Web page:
We use cookies to give you the best experience. By continuing to use this site, you are agreeing to our policy. Read more about how we use cookies and find out how you can change your browser's cookie settings.
Skip to content
Please donate

Advice on caring for someone in another household

If you provide care and support to an older person, you may have concerns about how to continue doing this during the coronavirus outbreak. Here's what you need to consider to keep you and them safe. 

Caring for someone you live with?

There's specific information for how to provide care and support to someone who lives with you.


Am I a carer?

Being a carer for someone can look really different to each and every person. You may not even consider yourself to be a carer, just someone who lends a hand or pops to the shops for your neighbour for example. But if you provide support for someone – whether you’re paid or not – then you’re a carer.

You may care for someone by:

  • picking up essential supplies
  • checking in with them on a regular basis
  • supporting them to take their medication
  • providing cleaning services
  • supporting someone to maintain their independence at home with personal care such as helping them to eat, move about the house or shower.

If you care for someone we'd really encourage you to think about an emergency plan, just in case you can't provide care. 

Any emergency plan should include:

  • the name and address and any other contact details of the person you look after
  • details of any medication the person you look after is taking
  • details of any medical appointments they need to keep
  • details of any ongoing treatment they need
  • who should be contacted if there's an emergency. 

Perhaps there's a family member, friend, trusted neighbour or a local community support group that could step in and help if necessary?

If those options aren't available to you or don't seem appropriate, you can contact your local council or health care provider. If you can't do this, you should contact NHS 111. Carers UK also has more information.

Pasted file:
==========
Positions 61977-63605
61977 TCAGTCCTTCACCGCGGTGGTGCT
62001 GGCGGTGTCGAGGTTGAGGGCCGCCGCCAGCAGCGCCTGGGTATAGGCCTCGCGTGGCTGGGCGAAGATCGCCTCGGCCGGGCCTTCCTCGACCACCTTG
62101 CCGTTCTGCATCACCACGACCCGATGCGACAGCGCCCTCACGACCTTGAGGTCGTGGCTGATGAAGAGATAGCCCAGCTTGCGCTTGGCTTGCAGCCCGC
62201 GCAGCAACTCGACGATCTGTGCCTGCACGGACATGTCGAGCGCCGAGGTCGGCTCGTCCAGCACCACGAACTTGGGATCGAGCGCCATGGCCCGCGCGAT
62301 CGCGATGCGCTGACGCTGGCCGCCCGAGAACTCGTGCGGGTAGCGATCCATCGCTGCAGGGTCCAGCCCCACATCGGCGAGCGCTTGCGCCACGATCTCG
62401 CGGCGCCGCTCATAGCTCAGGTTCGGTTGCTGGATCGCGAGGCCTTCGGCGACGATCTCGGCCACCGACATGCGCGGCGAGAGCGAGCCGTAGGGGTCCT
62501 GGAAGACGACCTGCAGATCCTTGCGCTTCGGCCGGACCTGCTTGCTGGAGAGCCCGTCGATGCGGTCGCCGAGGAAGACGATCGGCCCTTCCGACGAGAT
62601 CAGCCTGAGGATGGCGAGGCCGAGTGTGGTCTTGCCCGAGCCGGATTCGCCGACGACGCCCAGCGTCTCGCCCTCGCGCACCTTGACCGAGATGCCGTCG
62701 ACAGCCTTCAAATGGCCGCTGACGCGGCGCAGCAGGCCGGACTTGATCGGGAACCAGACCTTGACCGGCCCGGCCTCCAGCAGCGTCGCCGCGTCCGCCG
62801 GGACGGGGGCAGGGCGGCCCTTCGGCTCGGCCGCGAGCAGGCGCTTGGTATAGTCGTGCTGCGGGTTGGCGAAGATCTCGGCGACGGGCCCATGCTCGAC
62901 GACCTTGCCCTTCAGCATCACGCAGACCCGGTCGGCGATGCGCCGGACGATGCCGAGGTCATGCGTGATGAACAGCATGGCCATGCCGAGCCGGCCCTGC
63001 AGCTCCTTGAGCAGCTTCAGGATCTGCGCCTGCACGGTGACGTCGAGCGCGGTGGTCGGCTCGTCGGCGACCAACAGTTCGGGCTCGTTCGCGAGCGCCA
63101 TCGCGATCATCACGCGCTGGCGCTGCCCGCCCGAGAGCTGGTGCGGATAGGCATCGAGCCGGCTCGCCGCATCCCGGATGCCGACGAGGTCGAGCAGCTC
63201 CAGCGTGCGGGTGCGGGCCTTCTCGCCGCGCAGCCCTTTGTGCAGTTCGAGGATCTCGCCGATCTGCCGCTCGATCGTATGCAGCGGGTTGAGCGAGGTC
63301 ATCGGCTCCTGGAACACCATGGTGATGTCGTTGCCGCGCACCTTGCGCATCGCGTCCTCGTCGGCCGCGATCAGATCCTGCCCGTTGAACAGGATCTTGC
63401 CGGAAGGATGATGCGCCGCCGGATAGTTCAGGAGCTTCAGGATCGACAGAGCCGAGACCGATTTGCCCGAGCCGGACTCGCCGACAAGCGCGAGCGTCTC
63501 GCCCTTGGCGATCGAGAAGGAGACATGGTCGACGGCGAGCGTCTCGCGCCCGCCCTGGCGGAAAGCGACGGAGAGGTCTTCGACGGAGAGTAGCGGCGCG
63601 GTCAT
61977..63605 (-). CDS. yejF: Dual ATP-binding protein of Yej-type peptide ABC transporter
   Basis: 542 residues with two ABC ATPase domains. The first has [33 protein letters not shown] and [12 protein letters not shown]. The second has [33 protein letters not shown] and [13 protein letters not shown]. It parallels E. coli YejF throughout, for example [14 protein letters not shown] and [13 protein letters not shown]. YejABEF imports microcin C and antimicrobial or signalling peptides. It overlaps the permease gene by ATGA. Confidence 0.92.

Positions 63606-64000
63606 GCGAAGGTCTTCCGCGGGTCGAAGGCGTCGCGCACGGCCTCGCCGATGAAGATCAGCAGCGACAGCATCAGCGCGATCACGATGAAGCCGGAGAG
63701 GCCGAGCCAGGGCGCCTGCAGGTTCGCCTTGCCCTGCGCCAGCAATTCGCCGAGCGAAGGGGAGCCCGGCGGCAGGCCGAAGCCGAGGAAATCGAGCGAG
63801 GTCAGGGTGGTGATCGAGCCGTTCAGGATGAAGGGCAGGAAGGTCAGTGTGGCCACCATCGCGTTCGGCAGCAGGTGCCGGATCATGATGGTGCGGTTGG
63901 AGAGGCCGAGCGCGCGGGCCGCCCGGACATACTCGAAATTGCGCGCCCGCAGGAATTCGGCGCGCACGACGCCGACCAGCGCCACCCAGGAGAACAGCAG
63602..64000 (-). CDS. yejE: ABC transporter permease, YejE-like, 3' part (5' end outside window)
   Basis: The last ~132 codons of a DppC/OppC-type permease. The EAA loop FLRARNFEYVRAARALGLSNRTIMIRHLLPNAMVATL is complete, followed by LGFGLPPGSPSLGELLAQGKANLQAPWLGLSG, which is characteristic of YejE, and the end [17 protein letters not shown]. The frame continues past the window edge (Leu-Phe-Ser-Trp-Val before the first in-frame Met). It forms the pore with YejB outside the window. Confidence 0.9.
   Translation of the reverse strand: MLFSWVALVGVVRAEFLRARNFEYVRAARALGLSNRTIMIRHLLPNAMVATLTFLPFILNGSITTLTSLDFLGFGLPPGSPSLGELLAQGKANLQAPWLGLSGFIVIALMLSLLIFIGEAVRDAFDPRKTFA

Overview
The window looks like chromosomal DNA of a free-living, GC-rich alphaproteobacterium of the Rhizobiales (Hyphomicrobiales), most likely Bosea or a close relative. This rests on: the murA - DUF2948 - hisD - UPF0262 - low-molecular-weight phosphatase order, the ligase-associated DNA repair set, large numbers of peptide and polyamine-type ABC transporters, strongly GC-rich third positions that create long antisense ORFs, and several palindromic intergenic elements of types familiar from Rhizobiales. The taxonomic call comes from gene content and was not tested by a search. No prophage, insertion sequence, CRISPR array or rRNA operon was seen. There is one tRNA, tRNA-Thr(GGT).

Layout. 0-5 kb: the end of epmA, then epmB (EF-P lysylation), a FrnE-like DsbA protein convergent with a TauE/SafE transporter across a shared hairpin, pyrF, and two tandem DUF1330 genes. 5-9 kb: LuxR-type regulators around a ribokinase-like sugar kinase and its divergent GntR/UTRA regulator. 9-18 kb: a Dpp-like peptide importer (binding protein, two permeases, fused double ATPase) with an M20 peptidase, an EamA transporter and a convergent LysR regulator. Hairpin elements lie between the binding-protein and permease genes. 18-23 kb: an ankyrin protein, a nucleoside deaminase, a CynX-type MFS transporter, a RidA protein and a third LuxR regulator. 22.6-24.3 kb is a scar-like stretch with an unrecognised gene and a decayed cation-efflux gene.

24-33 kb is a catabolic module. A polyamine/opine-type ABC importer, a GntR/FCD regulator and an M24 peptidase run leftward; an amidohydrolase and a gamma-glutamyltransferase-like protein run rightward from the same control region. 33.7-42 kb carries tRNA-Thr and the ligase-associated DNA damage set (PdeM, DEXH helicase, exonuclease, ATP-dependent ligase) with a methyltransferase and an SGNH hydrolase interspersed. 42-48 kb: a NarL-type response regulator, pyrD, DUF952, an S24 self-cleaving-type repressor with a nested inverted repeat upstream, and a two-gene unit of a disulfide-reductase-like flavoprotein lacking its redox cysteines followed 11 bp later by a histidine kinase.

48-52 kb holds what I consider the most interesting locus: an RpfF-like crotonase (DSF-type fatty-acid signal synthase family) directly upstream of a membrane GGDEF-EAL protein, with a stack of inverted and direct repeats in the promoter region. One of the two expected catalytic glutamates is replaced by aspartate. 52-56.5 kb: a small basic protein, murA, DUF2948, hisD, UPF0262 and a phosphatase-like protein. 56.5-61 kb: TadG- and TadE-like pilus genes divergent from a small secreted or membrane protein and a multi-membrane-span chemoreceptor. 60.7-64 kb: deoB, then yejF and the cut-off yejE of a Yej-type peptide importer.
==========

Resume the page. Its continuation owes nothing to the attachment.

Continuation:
Can I still provide care for someone in their home if I don’t live with them?

The short answer is yes – although you might have to change the way you provide this care depending on what it is that you usually do for them.

Even though the Government has advised everyone to remain at home, you can leave your house to provide essential care to someone. But there are precautions and steps you should take to keep you both as safe as possible – such as regularly washing your hands with soap and water for at least 20 seconds.

Download me and pop me on the fridge

We've created a resource with handy information and helpful contact numbers that you can give it someone you might be worried about.


How can I safely visit someone?

If you provide care that requires you to go into someone’s home – perhaps you help them to get out of bed, move around their house, take their medication, or get dressed – then you can carry on doing this.

But, if you do so, you must ensure you follow simple hygiene steps to protect the person you care for. These include washing your hands when you arrive and often during your visit, using soap and water for at least 20 seconds.


Can I help with someone else's cleaning?

If you help someone with their cleaning, then you can carry on doing so.